By Andrew MacDonald and Bill Eadington
Most people unfamiliar with the Macau gaming market who look at the revenue figures that
come out of Macau's casinos are amazed both by the volume of gaming revenues and their
source, based on game type. Macau's gross gaming revenues - which were US$5.6 billion in
2005 - have almost overtaken those of the Las Vegas Strip and are widely expected to
surpass the Strip in the next year or two. Furthermore, it is likely that Macau's gaming
revenues will overtake those of the entire State of Nevada (US$12.2 billion in FY2006)
sometime between 2010 and 2015.
The breakdown of gaming revenues by source is perhaps even more interesting, especially for
analysts used to Western patterns. In Nevada, about 70% of all gaming revenues come from
slot machines, with the balance coming from table games. In Macau in 2005, table games
accounted for 96.5% of gross gaming revenue. Furthermore, Baccarat represents over 86% of
the total of all table game revenues. In Nevada, Baccarat makes up only about 25% of table
game revenues and 8% of total gaming revenues. Baccarat is not a game that is terribly
familiar to most American players and operators, and its various nuances and vagaries can
confuse investment analysts and operators alike when they try to comprehend the evolving
gaming scene in Macau.
The issues that most often confuse and confound are not those related to understanding the
game of Baccarat itself - which is a relatively simple card game - but rather the numbers and
ratios associated with various metrics that are applied to the game. The main measures in
question are hold percentage, also known as hold or win percentage; and house advantage,
also called the win rate or the house edge. The numerator in these measures is always win
(the amount retained by the house after taking losers and paying out winners). The
denominator, however, is different for each measure and therein lies the root of much
Consider first the hold percentage, a classic measure that has been used by the casino
industry for many years. The hold percentage at table games is the amount won divided by
the drop on the table. Drop is the amount of cash and other negotiable instruments that are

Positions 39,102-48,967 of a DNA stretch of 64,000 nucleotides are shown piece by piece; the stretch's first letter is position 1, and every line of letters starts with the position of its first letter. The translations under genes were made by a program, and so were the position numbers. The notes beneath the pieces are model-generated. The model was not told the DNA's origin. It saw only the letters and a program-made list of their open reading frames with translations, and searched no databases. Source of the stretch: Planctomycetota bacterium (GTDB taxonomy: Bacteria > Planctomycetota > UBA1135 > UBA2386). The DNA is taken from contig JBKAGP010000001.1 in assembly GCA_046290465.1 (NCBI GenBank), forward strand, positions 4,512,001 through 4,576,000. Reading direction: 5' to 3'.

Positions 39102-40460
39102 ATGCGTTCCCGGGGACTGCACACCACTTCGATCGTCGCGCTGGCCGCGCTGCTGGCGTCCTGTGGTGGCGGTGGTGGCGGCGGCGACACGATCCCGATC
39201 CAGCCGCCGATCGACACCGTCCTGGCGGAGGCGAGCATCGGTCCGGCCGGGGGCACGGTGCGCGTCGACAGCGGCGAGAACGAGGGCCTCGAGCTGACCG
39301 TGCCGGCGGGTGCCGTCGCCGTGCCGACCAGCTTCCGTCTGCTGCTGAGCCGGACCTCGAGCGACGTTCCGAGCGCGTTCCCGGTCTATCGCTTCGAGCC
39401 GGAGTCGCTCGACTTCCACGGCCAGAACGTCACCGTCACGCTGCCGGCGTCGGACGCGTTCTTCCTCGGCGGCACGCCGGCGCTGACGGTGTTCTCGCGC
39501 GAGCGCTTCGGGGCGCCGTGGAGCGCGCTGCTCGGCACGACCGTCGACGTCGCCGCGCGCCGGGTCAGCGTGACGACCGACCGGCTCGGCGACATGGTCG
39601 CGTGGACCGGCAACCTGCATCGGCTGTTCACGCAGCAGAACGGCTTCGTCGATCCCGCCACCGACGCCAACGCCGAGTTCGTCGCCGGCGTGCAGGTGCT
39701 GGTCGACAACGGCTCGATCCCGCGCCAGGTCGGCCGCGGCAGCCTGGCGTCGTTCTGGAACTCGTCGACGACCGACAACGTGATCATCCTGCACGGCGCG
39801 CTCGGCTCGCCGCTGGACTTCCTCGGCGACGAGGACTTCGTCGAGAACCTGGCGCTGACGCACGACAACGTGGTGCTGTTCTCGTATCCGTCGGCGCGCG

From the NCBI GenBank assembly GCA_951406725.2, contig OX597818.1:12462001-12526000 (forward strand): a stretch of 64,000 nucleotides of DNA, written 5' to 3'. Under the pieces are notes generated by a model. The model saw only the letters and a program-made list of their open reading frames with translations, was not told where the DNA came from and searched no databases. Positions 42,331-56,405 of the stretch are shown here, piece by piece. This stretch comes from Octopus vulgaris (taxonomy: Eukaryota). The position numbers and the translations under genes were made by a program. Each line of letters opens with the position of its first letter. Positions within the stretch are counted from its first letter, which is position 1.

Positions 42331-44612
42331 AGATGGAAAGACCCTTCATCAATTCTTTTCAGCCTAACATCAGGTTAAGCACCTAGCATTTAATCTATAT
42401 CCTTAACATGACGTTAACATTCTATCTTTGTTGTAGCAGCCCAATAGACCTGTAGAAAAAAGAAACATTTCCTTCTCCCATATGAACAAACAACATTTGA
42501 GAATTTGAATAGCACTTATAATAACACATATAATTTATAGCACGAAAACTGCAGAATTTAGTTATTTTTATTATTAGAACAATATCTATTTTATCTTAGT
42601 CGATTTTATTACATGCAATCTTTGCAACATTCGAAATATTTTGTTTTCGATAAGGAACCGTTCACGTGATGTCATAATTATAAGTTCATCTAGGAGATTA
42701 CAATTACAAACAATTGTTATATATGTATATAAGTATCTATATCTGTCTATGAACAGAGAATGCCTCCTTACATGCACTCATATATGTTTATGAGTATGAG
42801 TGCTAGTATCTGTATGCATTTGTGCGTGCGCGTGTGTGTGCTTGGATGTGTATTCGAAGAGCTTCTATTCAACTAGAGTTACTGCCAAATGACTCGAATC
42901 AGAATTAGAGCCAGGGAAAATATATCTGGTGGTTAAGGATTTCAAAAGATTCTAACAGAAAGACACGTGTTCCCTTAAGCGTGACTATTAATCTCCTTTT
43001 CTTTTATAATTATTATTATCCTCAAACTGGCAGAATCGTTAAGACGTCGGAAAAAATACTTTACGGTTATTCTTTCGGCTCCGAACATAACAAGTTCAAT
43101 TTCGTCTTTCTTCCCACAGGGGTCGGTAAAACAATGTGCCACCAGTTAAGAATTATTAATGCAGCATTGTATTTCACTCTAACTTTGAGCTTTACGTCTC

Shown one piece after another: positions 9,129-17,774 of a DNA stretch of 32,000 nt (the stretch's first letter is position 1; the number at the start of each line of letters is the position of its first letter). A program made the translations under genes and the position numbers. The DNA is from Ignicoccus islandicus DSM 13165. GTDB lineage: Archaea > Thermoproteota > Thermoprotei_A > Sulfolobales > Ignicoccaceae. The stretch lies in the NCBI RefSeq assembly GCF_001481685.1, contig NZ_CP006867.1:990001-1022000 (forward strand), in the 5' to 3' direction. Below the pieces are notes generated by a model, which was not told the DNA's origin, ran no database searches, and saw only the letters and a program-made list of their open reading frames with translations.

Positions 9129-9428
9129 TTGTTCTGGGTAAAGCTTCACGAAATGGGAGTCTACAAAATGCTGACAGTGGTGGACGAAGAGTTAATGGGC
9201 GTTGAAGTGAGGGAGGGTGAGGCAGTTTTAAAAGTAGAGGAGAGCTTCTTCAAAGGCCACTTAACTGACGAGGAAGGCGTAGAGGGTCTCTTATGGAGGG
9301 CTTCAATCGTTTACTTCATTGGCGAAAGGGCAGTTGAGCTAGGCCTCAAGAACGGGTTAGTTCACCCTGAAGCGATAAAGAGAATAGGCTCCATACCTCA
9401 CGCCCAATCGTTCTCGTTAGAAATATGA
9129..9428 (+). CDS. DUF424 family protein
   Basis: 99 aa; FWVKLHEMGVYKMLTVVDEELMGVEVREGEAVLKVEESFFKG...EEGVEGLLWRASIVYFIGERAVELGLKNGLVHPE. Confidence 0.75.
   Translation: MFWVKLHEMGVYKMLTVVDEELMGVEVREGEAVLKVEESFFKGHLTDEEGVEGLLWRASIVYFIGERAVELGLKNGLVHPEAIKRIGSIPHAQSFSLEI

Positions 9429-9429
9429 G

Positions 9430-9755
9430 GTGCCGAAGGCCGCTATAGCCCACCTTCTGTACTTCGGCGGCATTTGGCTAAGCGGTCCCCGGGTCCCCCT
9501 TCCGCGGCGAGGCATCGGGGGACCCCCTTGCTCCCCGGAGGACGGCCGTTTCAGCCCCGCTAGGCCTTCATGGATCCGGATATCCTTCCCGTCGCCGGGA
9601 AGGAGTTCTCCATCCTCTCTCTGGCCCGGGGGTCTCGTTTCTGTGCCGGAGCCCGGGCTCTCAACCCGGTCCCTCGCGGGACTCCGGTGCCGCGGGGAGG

taken by the dealer at the game - and placed into the drop box - in exchange for chips. The
total amount of funds in the drop box is counted at some interval when the drop box is
removed and taken to a counting room for that purpose. This may occur at the end of a
gaming day (often around 6 a.m. in the morning) or at the completion of each shift. The win
for a game is calculated based on the closing chip inventory plus cash plus credits (chips
removed from the table and returned to the chip bank) plus chip purchase vouchers, less the
opening chip inventory and any fills in chips brought to the table during that period from the
Until quite recently, there has been no real ability to measure the total amount wagered at a
table game. Therefore, the drop at the game was used as a measure of relative activity, and
served as a proxy for handle, the aggregate amount of money wagered, the summation of all
wagers made at the game. The hold percentage was seen as a reasonable means to measure
efficiency. It therefore became embedded as a measure within casino operations against
which game performance would be compared. Unusual variations signaled possible illegal
activity (from cheating or skimming, for example,) or significant changes in efficiency
(possibly as a consequence of changes in floor layout or dealing procedures).
The hold percentage on the game of Baccarat in Nevada typically ranges between 11% to
12.5% depending on the style of game being played. In the short-term, however, there can be
substantial variation due to the volatility of the game (i.e. the "luck" of the players relative to
the house). As long as there are only a handful of substantial players who wager very large
amounts of money per hand, their specific outcomes can have a noticeable impact on a single
casino's financial performance, which can show up even for the entire market in the shortterm.
For example, in June 2006, Nevada casinos experienced a hold percentage of 8.81% on
Baccarat, whereas in April 2006, it was 14.52%; for the entire 2005-2006 fiscal year, the
average hold percentage was 10.89%.
Besides luck, variations in hold percentage from jurisdiction to jurisdiction are primarily due
to the relative speed and productivity of the games as well as player buy-in and cash-out
behavior, as well as accounting practices. As the underlying game rules are identical, these
other factors are the only possible explanations. In Australia and New Zealand, where
Baccarat is played under the same rules as the United States, the hold percentage typically
ranges from 15% to 20%. In Macau the hold percentage for Baccarat is in the 15% to 17%
range. These are clearly significant differences for essentially the same game.
This raises an important fundamental point regarding hold percentage. Hold percentage can
be a useful empirical tool, but it relies on a denominator that is easily influenced by customer
behavior, casino procedures and accounting practices. Furthermore, the metric is not
statistically verifiable using deductive probability computations. Therefore care needs to be
taken when talking about and comparing hold percentages.
The other commonly used measure for Baccarat is house advantage, or win rate. This is a
statistical measure defined as win divided by handle, the total amount wagered. It is a
statistic that has a corresponding parameter value in many casino games which can be
determined from the underlying probabilities and pay-offs of the game. This is the case with
Baccarat, which has a fixed set of rules by which it is played. The parameter - which is a
single unvarying number, such as 1.06% - is often called the theoretical house advantage or
the theoretical win rate; statisticians might call it the game's expected win rate.
For the game of Baccarat, there are generally only three distinct wagers that can be made: